This article is more than 1 year old
Microsoft half-bricks Asus Windows 7 PCs with UEFI boot glitch
You can always update to Windows 10. Eh? Eh?
A recent Windows 7 update partially bricks computers that have an Asus motherboard fitted, it emerged this week.
Windows 7 machines that have installed Microsoft's KB3133977 update may trigger a "secure boot violation" during startup, preventing the PC from loading the operating system, Asus said.
Though the KB3133977 patch has been out for a while, Microsoft has only this week changed its classification from "optional" to "recommended", meaning for many users it now automatically installs through Windows Update – and then borks the PC.
The problem, Asus says, is that its newer boards support Unified Extensible Firmware Interface (UEFI)'s Secure Boot mechanism by default to prevent firmware and operating system tampering. Windows 7, however, does not support that feature, so it's normally not used.
However, the KB3133977 patch – which fixes an issue in Microsoft's BitLocker drive encryption system – leads the motherboard's firmware to believe Secure Boot is supported, but when it comes to the crunch, the operating system is incompatible and cannot start.
Secure Boot, in short, works by checking the cryptographic signatures of the PC's low-level software to ensure it's starting official and unmodified code, and not code that's been maliciously modified by malware or hackers. In Secure Boot mode, in this particular case, the firmware insists on the OS presenting file signatures only Microsoft can correctly create. Windows 7 can't do this, but the KB3133977 update for BitLocker seemingly misleads the firmware into thinking it can.
That sparks the meltdown during boot – and it affects a whole pile of machines, because Asus builds motherboards for plenty of PC makers. Perhaps this is because the KB3133977 update was designed for later versions of Windows but is now, for some reason, being presented to Windows 7 systems too. We've asked Microsoft to shed some more light on this cockup.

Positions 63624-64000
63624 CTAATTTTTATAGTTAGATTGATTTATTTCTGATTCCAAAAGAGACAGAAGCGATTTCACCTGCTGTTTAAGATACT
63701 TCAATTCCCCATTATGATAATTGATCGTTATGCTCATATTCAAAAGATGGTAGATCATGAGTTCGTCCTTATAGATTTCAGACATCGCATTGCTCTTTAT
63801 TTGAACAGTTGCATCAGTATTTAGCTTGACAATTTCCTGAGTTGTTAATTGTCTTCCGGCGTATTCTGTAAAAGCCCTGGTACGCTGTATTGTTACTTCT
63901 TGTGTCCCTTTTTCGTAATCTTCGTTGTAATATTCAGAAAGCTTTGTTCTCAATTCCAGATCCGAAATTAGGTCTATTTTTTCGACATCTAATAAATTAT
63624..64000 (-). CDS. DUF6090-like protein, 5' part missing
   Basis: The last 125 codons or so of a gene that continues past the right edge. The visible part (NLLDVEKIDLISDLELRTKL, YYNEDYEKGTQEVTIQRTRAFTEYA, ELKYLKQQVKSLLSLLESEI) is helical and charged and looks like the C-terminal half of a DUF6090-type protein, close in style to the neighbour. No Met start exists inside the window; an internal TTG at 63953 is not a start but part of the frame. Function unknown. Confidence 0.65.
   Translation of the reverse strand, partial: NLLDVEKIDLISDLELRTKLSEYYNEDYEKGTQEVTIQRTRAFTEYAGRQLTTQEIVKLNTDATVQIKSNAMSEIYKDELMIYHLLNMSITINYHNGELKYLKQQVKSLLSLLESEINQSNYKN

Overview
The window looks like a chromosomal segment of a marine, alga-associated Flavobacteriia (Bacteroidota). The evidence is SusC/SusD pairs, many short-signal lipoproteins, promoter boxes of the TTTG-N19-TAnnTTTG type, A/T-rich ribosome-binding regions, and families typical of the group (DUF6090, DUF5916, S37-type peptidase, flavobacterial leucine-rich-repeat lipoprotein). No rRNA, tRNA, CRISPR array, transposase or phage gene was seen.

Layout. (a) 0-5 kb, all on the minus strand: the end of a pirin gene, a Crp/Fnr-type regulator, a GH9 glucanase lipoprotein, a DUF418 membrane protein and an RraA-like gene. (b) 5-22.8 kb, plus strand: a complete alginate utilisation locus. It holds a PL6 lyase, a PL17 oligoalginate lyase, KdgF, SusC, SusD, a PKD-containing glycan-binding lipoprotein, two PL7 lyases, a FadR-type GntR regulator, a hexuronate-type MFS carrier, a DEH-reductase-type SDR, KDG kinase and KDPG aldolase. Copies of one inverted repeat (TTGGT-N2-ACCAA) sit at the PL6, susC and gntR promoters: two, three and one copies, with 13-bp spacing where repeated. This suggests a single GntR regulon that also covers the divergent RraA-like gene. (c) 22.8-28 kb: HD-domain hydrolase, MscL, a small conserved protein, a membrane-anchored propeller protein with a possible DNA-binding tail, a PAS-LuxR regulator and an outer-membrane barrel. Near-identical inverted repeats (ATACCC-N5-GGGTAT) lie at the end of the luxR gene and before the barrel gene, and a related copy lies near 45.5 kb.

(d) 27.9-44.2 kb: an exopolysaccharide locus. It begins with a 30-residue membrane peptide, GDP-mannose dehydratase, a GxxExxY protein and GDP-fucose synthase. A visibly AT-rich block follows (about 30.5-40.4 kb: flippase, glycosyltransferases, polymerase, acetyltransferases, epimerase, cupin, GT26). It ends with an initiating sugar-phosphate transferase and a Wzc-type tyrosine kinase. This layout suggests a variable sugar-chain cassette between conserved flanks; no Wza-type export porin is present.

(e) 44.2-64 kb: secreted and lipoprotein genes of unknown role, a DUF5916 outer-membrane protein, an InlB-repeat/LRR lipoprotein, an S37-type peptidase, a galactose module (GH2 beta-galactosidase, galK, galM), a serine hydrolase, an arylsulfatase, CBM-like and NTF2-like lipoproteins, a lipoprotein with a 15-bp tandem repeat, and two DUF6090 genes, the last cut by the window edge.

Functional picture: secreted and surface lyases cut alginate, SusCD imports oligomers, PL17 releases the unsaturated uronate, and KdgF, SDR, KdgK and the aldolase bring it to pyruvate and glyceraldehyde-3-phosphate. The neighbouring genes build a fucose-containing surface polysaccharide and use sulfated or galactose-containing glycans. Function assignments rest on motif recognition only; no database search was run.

Look familiar, Asus owners?
To remedy the issue, Asus recommends that users access the firmware settings on their PCs and disable UEFI Secure Boot. This can be done by entering the "UEFI Advanced Menu" in the firmware control panel, selecting Boot, then Secure Boot, and changing the "OS Type" from "Windows UEFI mode" to "Other OS" and rebooting.
More recent versions of Windows support UEFI Secure Boot, and Microsoft notes that Asus owners who will update to Windows 10 will not encounter the issue.
This, however, may not be a popular option for Windows 7 holdouts who have continued to resist the increasingly intrusive demands by Microsoft to migrate over to Windows 10. Microsoft, meanwhile, has said that it will be dialing back those update prods as the July deadline for free upgrades happens. ®
Updated to add
Microsoft has been in touch to say:
Asus shipped some main boards with their own implementation of a Secure Boot-like feature for Windows 7. Secure Boot is a feature introduced by Microsoft in Windows 8 and also supported by Windows 10. Prior to releasing the update, we worked closely with Asus to help them put support in place for their customers. For customers experiencing an issue after installing the update, we recommend they contact Asus.